Just One Word: Plastics
Scientists call for reclassifying plastics as hazardous zaste, and banning the worst of them.
|Malo Herry is an intern for Worldwatch Institute’s State of the World 2013.|
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|BY MALO HERRY | MAY 14, 2013|
In the March online issue of Nature, a group of scientists argued plastic should be treated as hazardous waste. They specifically urge the biggest producers—USA, Europe and Japan—to take measures to modify the current production and consumption trends. In the US, the EPA estimates 45 percent of plastics are used as containers and packaging, and that only 12 percent of these are recycled. In 2012, 280 million metric tons of plastic were produced worldwide. These scientists project that a total of 33 billion metric tons will have been produced by 2050. Less than half of the discarded plastic ends up in the landfill; the rest ends up in the wind and sea. Currently, it is classified as solid waste, such as food or glass.
Public institutions have tried to grapple with plastic pollution for decades. For instance, the International Convention for the Prevention of Pollution from Ships (MARPOL) was signed in 1973 to minimize pollution from dumping and exhaust pollution with a complete ban on the disposal of plastics at sea in 1988. Since then, problems such as the “Great Pacific Garbage Patch” have gotten worse. In the European Union, the REACH law to regulate hazardous chemicals is described as the most complex sets of rules in the EU’s history and could have a significant impact, though will take years to demonstrate its effects. Even stronger suggestions exist though, such as the Center for Biological Diversity petitioning the EPA to develop rules on plastic pollution under the Clean Water Act. Still, the situation is getting worse and governments seem unable or at least unwilling to tackle the issue.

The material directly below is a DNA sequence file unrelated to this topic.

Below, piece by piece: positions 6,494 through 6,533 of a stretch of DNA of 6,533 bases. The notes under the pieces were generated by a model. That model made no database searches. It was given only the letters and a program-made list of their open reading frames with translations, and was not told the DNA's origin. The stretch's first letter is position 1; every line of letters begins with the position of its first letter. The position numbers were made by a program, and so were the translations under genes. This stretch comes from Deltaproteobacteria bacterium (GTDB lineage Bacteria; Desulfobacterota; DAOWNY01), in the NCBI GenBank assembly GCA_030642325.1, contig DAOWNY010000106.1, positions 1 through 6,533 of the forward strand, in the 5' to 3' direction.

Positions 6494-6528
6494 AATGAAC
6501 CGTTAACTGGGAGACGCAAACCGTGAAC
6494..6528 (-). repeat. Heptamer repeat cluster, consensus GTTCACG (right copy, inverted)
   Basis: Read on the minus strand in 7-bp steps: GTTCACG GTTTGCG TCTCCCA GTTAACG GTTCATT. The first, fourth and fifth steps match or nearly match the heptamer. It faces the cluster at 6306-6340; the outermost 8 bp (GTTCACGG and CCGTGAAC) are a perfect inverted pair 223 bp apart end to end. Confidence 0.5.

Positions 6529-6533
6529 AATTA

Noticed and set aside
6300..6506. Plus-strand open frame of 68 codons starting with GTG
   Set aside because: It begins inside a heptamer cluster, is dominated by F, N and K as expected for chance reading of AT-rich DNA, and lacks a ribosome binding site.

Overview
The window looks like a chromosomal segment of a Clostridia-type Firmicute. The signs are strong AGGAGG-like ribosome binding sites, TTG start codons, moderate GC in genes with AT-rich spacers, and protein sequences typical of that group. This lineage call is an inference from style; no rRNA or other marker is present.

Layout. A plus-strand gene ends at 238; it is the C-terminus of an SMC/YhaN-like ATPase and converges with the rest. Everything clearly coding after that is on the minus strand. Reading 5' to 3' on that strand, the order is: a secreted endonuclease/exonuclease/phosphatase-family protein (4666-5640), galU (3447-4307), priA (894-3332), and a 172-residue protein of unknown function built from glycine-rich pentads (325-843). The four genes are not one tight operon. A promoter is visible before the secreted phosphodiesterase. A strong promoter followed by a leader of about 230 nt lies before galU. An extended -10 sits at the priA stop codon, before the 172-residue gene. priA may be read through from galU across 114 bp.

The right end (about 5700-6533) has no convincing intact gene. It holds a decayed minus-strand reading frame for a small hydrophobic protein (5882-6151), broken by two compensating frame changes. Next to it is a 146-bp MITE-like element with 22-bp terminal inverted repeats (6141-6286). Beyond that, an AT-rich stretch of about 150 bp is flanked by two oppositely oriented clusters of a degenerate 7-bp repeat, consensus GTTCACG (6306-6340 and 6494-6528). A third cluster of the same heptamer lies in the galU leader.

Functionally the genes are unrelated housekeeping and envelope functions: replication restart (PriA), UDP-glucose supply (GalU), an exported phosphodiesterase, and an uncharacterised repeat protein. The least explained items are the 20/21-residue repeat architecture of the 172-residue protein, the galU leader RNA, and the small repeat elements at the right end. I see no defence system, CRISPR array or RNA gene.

They also condemn the preferential treatment offered to the plastic industry. While food or pharmaceutical industries have to prove that their products are safe, plastic producers ask governments to prove that plastic is not safe. The authors recognize the lack of research to make definitive statements on the risks of plastic toxicity, but there is enough to invoke the precautionary principle. Regulations need to be changed to head towards a closed-loop system where plastics are re-used and recycled, starting with the most dangerous one. To those arguing the plastic industry is an important sector during an economic crisis, the authors remind readers of the costs of dealing with plastic debris. For instance, the Division of Maintenance in the California Department of Transportation reports spending approximately $41 million a year just on litter removal. Some plastic manufacturers are already working on closed-loop systems and safer materials to boost innovation. Scientists call the biggest producers to “act now,” as plastic pollution is getting worse every day and the window to deal with it effectively is closing.
Mr. Macguire in The Graduate was right, “there is a great future in plastics.” Not in unregulated production of 280 million tons a year, but in changing policies to ban the worst of them; finding ways to limit consumption of them; redesigning plastics to be environmentally benign; and in developing a closed-loop production, consumption and recycling system to avoid a catastrophic accumulation of plastic in our environment.